N. Korea agrees to suspend uranium enrichment, nuclear tests
North Korea agreed to suspend its uranium-enrichment program, nuclear weapons tests and long-range missile launches in return for 240,000 metric tons of food aid from the United States, the State Department said Wednesday.
The agreement is the first sign of progress in years of stalled U.S. efforts to persuade one of the world’s most isolated and authoritarian countries to abandon its nuclear program. It also marks North Korea’s first major move on the world stage since the death of its leader, Kim Jong Il, and the elevation of his son, Kim Jong Eun. …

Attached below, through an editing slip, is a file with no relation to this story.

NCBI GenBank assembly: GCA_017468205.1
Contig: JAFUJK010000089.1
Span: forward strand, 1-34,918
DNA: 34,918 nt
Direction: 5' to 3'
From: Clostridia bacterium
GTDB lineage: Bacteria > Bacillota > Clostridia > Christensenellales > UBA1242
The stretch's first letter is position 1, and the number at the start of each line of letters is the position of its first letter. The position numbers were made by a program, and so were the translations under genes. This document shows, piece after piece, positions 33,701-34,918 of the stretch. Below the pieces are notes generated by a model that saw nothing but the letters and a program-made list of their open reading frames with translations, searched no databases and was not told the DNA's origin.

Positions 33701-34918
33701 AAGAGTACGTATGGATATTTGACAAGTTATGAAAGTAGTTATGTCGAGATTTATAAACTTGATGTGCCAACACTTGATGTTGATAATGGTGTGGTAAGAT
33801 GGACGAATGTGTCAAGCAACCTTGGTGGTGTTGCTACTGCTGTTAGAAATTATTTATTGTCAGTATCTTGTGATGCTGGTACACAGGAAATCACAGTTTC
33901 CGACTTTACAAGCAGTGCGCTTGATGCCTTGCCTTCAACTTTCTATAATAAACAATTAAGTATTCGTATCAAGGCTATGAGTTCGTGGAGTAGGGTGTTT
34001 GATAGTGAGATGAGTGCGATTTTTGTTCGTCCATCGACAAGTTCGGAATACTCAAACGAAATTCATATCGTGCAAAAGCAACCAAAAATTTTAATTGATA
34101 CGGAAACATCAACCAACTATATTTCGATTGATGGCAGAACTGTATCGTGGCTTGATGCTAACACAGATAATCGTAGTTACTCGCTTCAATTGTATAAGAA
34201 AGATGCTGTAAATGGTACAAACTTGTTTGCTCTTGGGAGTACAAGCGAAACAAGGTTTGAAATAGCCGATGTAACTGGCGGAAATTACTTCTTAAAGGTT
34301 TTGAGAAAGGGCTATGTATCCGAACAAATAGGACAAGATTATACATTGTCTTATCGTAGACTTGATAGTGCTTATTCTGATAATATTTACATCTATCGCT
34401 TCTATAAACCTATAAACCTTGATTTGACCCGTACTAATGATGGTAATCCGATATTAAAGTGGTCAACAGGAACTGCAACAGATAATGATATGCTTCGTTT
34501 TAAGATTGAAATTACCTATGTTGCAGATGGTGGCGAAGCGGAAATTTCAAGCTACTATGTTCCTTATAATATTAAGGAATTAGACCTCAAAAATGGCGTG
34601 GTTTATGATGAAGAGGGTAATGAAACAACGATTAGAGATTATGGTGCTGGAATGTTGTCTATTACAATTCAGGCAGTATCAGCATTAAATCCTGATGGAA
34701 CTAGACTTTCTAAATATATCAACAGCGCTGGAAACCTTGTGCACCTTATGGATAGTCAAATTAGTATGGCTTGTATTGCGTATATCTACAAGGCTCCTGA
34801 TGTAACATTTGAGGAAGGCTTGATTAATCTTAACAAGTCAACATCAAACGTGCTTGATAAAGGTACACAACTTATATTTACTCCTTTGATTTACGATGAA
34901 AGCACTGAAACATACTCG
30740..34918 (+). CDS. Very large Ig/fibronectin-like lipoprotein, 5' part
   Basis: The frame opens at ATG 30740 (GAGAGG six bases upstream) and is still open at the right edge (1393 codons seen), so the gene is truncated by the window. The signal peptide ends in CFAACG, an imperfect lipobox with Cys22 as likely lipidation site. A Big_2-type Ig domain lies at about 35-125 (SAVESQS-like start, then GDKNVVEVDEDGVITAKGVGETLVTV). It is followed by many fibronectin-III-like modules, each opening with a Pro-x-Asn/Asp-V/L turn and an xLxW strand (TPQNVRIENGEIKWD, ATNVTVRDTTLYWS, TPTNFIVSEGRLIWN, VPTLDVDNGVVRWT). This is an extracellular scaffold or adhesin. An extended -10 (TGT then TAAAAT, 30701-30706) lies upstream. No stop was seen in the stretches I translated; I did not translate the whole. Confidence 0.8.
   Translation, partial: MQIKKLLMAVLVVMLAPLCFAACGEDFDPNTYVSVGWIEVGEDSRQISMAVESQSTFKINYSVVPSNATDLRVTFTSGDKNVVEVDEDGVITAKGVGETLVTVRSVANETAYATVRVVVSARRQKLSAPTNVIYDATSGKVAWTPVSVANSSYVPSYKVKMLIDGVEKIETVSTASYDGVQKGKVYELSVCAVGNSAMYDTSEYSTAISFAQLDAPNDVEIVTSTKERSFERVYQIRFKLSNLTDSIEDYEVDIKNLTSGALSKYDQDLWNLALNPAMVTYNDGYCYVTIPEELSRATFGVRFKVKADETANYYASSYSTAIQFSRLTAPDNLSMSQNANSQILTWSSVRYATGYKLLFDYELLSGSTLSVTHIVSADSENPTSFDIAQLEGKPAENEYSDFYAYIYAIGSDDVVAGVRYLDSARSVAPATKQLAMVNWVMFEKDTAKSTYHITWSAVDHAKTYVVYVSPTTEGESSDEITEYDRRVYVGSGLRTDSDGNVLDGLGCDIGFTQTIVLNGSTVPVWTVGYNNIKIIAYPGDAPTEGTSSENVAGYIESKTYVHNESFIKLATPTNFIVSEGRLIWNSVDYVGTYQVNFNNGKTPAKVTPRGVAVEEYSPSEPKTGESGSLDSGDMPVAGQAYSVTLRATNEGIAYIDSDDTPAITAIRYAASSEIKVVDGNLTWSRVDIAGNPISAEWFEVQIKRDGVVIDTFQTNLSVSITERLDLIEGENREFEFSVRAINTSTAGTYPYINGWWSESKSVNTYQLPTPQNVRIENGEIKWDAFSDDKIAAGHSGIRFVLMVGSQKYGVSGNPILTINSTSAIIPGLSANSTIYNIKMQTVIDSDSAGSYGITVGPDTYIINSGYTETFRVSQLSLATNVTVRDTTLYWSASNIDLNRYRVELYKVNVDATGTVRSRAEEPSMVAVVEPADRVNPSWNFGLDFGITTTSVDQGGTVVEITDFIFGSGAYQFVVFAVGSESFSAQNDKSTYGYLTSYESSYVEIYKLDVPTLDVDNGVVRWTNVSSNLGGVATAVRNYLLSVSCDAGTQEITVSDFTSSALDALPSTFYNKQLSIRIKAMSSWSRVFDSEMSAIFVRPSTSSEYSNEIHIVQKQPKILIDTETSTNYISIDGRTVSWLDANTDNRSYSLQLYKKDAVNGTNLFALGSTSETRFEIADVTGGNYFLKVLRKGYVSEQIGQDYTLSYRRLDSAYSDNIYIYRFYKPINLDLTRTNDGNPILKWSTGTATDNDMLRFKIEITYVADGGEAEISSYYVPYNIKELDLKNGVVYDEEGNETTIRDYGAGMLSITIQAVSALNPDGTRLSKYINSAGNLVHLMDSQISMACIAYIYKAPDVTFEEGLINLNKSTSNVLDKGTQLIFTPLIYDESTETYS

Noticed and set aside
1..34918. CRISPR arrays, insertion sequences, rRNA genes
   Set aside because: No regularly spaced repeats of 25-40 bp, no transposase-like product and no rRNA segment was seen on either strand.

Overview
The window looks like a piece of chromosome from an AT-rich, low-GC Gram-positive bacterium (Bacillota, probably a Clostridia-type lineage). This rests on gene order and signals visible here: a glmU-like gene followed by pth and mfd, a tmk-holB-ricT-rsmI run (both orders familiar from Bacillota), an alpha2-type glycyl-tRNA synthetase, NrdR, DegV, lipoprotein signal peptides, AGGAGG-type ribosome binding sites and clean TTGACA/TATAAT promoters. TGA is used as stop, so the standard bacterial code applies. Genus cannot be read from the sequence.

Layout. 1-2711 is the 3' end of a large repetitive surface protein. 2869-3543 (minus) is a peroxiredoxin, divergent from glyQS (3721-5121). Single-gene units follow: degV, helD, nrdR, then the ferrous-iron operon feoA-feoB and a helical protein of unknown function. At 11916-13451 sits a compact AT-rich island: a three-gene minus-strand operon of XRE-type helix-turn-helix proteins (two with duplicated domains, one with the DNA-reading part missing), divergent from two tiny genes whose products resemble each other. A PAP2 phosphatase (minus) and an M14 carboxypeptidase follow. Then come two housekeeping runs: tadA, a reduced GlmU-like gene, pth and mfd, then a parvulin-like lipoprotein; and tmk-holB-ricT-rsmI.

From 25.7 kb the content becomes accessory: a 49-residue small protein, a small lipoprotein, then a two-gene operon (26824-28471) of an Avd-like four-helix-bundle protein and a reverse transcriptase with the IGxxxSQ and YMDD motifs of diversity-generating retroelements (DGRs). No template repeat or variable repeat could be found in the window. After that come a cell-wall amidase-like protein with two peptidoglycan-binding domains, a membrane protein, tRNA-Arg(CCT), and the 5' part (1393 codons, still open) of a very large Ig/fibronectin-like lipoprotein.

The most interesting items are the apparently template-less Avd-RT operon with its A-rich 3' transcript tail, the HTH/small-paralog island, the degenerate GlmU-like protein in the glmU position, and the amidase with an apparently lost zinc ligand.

… U.S. officials were on the cusp of announcing the broad outlines of almost the same deal in December, days just before Kim Jong Il’s sudden demise. Some believe Wednesday’s announcement may simply reflect a consensus among the inner circle of North Korean leaders to continue that policy.
“This is what we had been trying to do for the last year,” said Stephen Bosworth, dean of the Fletcher School of Law and Diplomacy at Tufts University who until last year was Obama’s special envoy and chief negotiator with the North Koreans. “It’s a sign that the North Koreans want to have continuity. ... It’s important to keep in mind that this is not one individual acting and that they’ve done this for their own reasons. First, they need the food aid, and I think they probably want a relatively quiet political environment to carry on the transition.”
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